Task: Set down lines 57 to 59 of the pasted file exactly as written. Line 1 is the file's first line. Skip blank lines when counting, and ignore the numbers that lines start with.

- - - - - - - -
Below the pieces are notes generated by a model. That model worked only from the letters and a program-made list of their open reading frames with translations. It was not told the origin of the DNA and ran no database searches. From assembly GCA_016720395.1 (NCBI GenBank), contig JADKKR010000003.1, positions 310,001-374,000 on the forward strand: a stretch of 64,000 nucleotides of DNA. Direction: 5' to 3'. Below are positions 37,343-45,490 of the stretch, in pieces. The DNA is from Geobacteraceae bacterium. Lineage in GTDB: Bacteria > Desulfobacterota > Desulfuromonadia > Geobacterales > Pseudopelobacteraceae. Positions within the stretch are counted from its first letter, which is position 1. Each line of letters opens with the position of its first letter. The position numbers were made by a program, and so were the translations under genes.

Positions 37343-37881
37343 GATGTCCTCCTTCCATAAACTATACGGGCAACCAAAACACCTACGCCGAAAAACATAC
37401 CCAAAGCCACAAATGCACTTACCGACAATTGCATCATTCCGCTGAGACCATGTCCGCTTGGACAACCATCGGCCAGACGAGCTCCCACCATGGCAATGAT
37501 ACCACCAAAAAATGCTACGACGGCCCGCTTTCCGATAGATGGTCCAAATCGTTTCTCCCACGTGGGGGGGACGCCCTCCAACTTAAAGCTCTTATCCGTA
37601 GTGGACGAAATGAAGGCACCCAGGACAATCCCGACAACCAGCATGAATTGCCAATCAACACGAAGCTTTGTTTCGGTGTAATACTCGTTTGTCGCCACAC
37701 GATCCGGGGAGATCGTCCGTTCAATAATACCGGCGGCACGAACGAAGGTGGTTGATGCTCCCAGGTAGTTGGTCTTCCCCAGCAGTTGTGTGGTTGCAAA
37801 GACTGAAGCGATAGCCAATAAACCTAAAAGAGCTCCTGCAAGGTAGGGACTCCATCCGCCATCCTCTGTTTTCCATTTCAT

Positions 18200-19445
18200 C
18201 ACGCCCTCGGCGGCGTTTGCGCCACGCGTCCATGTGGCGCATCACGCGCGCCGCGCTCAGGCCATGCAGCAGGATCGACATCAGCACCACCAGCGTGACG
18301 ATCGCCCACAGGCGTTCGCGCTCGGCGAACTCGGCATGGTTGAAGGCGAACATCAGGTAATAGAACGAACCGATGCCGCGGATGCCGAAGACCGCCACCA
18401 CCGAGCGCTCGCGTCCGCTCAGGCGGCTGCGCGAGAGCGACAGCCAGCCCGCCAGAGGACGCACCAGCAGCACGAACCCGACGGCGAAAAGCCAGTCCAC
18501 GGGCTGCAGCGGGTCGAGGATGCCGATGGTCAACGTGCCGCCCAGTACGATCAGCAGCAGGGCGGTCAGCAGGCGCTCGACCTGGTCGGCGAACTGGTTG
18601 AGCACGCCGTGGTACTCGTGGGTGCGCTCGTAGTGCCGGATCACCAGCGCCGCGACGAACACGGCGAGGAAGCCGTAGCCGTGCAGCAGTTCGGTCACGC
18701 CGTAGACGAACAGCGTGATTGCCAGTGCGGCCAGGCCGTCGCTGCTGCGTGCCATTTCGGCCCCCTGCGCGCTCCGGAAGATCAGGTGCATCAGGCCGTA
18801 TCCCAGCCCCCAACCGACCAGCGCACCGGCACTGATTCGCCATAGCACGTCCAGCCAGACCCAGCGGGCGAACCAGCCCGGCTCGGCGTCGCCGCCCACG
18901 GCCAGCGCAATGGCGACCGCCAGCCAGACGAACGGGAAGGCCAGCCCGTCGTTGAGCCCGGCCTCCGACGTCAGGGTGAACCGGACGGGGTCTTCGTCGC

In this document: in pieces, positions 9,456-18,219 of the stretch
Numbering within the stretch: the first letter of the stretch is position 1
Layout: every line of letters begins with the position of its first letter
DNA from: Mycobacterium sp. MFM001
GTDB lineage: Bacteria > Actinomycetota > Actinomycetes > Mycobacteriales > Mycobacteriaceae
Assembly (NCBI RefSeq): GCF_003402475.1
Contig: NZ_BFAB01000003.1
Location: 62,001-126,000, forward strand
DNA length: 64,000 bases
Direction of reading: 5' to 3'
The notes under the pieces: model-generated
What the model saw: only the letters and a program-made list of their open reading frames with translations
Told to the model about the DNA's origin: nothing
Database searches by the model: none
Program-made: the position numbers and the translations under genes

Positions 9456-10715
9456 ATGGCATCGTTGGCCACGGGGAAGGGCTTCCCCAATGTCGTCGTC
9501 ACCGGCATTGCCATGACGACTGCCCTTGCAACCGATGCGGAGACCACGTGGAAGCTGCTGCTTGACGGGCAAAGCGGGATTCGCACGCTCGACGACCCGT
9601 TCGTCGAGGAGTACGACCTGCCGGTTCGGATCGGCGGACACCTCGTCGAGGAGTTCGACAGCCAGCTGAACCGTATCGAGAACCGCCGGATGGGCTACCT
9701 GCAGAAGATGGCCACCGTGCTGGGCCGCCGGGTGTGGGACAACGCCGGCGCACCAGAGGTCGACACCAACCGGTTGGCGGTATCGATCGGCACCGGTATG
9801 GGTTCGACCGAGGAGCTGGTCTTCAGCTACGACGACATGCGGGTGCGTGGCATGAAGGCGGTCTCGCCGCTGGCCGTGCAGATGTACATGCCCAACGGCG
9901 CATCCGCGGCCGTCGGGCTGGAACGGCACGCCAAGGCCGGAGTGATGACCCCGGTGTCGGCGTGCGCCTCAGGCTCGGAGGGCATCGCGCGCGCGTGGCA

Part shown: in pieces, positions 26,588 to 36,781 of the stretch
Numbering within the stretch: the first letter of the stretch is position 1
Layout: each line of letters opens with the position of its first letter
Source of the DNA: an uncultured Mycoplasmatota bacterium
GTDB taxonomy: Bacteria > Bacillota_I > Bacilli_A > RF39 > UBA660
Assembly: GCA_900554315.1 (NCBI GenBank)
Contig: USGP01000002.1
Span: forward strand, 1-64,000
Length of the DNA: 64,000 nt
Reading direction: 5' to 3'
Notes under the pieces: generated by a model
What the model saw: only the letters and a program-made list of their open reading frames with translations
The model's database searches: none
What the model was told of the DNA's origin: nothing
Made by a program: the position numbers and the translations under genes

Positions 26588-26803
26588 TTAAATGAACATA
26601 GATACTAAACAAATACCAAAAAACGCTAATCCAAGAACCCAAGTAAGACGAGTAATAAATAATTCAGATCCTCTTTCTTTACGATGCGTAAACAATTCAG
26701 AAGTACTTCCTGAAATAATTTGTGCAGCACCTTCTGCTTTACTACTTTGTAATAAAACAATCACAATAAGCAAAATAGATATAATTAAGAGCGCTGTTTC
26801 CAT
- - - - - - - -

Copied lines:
26588 TTAAATGAACATA
26601 GATACTAAACAAATACCAAAAAACGCTAATCCAAGAACCCAAGTAAGACGAGTAATAAATAATTCAGATCCTCTTTCTTTACGATGCGTAAACAATTCAG
26701 AAGTACTTCCTGAAATAATTTGTGCAGCACCTTCTGCTTTACTACTTTGTAATAAAACAATCACAATAAGCAAAATAGATATAATTAAGAGCGCTGTTTC